Policy: Law

New Mexico court rules against retirees in pension case

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Associated Press,New Mexico,Pensions,Law,Susana Martinez

SANTA FE, N.M. — The state can trim pension benefits for retired government workers to improve the long-term finances of public employee retirement programs, New Mexico's highest court ruled Thursday.

The Supreme Court's unanimous decision was a victory for lawmakers and Gov. Susana Martinez, who agreed earlier this year on measures to overhaul pension plans for nearly 70,000 current retirees — one for educators and another for state and local government workers.

The court ruled against retired educators who sued to stop pension administrators from reducing annual inflation adjustments for current retirees and workers who are eligible to retire but remain on the job.

The court acknowledged in its ruling that the case "casts a long shadow" given that the outcome potentially affects a substantial number of New Mexico's retiree population as well as the health of the public treasury and future obligations for taxpayers.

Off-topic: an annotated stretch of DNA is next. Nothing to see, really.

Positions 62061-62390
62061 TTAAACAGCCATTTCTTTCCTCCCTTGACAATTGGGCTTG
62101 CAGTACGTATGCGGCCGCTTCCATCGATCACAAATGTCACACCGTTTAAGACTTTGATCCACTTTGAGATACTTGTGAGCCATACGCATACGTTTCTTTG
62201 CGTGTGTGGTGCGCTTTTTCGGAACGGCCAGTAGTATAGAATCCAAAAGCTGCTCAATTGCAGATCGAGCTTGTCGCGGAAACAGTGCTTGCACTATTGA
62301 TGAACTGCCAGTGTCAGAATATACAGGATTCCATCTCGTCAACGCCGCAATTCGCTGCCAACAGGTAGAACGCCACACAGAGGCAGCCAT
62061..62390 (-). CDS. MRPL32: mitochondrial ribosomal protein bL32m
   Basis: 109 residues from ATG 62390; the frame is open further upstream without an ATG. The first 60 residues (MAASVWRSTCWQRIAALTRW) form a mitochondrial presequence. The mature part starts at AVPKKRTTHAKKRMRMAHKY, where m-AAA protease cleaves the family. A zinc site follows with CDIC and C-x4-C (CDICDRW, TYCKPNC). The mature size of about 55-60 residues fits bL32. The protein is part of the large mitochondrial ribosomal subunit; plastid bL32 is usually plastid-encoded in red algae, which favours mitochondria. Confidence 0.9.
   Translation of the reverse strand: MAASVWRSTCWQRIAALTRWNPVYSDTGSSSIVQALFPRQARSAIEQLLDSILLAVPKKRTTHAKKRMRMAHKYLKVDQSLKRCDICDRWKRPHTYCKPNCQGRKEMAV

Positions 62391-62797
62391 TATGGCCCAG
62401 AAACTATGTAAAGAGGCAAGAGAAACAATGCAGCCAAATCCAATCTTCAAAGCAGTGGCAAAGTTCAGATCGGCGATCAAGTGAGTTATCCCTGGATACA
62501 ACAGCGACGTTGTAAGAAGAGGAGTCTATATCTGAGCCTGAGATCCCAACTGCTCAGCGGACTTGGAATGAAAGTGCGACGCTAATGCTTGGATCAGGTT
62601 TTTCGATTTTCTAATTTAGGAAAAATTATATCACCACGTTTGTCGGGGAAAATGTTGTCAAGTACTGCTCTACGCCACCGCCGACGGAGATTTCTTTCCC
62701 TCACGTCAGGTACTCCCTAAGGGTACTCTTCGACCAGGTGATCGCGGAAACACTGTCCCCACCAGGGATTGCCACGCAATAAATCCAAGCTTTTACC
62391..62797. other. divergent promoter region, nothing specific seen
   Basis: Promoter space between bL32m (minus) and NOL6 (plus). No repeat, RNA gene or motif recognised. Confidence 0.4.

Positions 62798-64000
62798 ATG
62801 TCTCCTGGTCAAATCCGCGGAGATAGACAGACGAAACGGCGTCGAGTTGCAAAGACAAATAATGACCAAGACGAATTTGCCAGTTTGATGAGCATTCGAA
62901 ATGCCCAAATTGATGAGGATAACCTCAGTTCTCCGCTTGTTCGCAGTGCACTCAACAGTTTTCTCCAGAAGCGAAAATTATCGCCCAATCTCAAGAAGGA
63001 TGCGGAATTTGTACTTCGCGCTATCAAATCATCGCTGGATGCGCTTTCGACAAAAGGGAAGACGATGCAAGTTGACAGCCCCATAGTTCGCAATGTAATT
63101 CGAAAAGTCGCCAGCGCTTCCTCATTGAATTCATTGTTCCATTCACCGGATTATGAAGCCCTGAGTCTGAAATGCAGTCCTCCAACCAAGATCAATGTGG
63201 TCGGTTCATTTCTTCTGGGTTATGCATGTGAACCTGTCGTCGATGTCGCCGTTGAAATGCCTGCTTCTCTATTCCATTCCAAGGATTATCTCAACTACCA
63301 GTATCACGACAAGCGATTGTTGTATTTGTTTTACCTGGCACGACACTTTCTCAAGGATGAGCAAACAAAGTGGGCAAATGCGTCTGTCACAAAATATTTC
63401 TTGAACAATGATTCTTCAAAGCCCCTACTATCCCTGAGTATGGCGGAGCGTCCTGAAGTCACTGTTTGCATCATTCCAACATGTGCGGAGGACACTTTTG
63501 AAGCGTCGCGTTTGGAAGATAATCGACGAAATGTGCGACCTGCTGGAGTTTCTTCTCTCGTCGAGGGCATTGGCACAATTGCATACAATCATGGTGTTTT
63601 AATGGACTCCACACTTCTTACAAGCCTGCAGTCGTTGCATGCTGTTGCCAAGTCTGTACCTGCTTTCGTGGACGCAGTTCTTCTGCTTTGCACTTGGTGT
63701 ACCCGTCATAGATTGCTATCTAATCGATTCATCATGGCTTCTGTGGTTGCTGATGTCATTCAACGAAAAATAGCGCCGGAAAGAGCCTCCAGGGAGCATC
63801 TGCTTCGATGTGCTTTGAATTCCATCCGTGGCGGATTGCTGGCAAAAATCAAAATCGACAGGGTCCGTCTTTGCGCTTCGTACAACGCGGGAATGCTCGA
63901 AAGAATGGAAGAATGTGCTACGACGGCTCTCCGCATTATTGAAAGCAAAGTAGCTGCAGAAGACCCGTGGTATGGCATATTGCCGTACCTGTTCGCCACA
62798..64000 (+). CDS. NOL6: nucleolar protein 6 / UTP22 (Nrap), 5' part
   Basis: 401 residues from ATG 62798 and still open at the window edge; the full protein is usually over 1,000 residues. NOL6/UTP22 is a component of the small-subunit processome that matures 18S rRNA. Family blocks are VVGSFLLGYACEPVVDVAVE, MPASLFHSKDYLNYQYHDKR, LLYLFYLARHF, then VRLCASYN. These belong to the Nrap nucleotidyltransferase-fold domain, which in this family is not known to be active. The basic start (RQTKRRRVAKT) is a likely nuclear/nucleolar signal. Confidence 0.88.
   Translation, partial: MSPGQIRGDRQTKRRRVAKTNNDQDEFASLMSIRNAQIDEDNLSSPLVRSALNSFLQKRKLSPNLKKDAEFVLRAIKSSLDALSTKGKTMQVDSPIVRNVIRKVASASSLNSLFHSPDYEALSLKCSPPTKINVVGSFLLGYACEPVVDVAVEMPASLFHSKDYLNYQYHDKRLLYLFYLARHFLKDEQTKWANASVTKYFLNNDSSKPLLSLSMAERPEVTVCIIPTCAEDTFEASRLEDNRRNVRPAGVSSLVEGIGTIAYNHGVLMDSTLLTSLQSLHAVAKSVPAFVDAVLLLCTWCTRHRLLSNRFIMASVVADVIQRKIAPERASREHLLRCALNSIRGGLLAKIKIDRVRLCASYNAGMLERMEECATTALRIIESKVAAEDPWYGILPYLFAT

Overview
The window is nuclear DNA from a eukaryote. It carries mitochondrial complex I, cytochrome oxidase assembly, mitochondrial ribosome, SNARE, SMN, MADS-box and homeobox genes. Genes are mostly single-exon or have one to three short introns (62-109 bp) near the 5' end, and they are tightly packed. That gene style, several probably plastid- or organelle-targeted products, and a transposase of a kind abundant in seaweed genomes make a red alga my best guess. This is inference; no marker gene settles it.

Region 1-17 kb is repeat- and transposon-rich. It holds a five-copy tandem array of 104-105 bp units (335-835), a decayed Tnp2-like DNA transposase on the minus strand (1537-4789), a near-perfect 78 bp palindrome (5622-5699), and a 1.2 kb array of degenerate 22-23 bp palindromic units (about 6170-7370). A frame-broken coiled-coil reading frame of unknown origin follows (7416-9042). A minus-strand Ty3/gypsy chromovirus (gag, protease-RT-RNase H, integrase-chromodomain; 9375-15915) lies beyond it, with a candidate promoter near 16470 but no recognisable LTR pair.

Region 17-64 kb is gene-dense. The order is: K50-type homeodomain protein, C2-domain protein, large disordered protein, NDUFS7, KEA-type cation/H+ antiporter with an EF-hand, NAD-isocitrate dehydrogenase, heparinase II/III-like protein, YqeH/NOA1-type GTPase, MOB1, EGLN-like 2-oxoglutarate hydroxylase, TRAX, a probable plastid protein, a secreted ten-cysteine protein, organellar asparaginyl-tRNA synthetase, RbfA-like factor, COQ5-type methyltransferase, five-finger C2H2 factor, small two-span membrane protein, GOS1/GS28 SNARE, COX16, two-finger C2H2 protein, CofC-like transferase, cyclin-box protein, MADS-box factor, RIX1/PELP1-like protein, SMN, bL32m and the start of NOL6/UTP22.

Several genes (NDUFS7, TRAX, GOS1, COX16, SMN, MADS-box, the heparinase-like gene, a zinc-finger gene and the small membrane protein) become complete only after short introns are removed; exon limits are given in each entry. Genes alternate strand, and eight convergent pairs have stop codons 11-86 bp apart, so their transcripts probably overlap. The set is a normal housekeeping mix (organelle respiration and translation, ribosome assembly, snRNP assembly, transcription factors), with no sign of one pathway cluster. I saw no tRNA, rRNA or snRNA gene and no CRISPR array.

In the opinion, Justice Richard C. Bosson wrote that the state constitution does not afford retirees a right to an annual cost-of-living adjustment, based on the formula that was in effect at the time of their retirement, for the entire time they receive benefits.

The retirees had argued that retired educators have a "vested property right" in their pensions and are entitled to the cost-of-living adjustments previously promised, which would have been 2 percent this year without the change in law.

Jan Goodwin, executive director of the Educational Retirement Board, said Thursday the ruling gives the state more flexibility.

"It means the Legislature does have the ability to make changes in the COLA. That's a huge tool to improve our sustainability," she said.

A message seeking comment from the retirees' attorney was not immediately returned Thursday.

The educational retirement plan covers about 40,000 retirees and more than 61,000 active workers.

Current retirees saw their pensions go up by either 1.6 percent or 1.8 percent after the cuts were implemented in July, instead of the 2 percent they would have otherwise received.

The Legislature approved a separate measure this year that reduced inflation adjustments for pensions under the Public Employees Retirement Association, which covers nearly 90,000 state and local government workers, including about 31,000 retirees.

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